Yes you've got it right.

One last question, he also had a rate of S2/c(RM). Would that be the same but with 2 white cuff stripes?
Thanks again for your help.


Right again. On the dress blue jumper, anyway; on undress blue and white jumpers there would be no difference.

Glad if it's helpful,

Justin B.

#5 tthen

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Posted 17 May 2019 - 08:52 PM

Thank you again Justin for all your help. It's interesting how you rarely see WW2 jumpers with branch of service and strikers. Seems more often you see PO rank or nothing at all.



#6 29navy

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Posted 18 May 2019 - 09:40 PM

Wait a minute. If he was with the radio gang, he wouldn't be wearing a seaman branch shoulder braid (seaman branch is blue or white, artificer (engineering) was red) as a non rated striker.

#7 sigsaye

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Posted 19 May 2019 - 06:00 AM

Wait a minute. If he was with the radio gang, he wouldn't be wearing a seaman branch shoulder braid (seaman branch is blue or white, artificer (engineering) was red) as a non rated striker.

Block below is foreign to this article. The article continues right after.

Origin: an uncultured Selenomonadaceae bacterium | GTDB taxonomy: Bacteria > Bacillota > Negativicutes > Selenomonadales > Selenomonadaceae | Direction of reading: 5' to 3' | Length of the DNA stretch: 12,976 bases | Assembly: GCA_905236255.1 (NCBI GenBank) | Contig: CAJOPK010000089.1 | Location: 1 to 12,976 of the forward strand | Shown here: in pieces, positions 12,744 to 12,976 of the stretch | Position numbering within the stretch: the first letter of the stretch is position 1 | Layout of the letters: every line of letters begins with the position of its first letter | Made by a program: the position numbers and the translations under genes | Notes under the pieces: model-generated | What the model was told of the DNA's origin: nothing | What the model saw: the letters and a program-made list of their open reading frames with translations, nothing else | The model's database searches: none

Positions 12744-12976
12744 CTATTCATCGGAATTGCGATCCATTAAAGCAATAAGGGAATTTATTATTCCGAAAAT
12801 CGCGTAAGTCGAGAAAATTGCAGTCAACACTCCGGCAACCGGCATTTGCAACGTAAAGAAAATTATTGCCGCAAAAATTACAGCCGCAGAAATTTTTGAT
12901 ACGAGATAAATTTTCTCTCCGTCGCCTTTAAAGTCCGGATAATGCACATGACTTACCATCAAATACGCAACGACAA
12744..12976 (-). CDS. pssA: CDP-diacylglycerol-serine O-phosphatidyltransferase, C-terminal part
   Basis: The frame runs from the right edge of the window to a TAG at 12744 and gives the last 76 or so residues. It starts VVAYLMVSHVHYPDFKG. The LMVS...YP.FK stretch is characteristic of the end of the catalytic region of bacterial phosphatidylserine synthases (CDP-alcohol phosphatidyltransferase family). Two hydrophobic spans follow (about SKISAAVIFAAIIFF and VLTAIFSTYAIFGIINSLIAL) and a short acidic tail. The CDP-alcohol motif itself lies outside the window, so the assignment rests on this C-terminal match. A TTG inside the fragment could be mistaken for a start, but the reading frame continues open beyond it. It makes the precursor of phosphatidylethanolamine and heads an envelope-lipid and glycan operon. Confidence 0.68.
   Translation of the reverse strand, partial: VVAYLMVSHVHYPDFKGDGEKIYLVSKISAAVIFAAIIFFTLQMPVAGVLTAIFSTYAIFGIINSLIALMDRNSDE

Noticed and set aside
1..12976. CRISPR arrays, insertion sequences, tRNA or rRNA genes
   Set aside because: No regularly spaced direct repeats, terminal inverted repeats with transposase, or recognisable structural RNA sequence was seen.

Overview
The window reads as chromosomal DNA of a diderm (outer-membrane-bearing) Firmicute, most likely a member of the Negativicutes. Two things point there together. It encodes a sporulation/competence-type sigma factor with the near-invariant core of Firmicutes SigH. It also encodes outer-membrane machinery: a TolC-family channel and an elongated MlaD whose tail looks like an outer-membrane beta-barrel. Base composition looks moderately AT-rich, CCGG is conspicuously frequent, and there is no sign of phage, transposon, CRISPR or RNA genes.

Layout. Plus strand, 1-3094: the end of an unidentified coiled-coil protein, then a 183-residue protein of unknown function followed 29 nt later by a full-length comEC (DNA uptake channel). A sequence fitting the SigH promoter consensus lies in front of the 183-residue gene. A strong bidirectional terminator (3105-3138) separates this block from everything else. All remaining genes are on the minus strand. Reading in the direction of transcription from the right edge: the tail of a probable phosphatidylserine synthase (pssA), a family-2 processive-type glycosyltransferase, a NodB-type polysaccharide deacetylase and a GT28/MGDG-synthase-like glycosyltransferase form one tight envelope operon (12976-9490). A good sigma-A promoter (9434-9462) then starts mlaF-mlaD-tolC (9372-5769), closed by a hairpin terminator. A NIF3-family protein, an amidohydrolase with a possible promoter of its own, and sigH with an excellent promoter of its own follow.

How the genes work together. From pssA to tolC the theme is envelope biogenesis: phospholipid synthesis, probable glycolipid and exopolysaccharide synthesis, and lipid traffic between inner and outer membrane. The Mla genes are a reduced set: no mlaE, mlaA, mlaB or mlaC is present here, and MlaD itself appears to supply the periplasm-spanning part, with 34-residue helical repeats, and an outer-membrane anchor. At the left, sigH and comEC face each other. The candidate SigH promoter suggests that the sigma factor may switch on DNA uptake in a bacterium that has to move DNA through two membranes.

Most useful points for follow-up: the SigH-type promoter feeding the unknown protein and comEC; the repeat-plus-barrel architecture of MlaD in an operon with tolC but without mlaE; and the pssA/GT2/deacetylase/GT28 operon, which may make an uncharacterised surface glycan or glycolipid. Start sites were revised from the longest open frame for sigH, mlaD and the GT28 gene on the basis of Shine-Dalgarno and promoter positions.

. Yes, he would. There were only a couple of non-rates that did not wear the group rate mark, cooks/Stewards, Corpsmen and Musicuans. Everyone else wore the Group Rate.
Even then, not always. My dad reported to his first ship as S/2c, (Seaman Second Cladd). He was snatched up by the Chief Quartermaster and went to the bridge to work there. Later he got a transfer to Engineering (as S/1c). Worked as a Water Tender for like 5 minutes, and went to the Electrician shop. Still a Non Designated S1/c. In 1949, after the Big Change, was designated an EMFN and changed everything over to the New System

Edited by sigsaye, 19 May 2019 - 06:10 AM.


#8 29navy

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Posted 19 May 2019 - 08:02 AM

True, but once he officially became a radioman striker, he was no longer in the Seaman branch.

#9 29navy

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Posted 19 May 2019 - 08:24 AM

I believe you're right. I'm on the road and trying to recall from memory but the artificer branch did wear the seamn branch mark. Sorry for the confusion.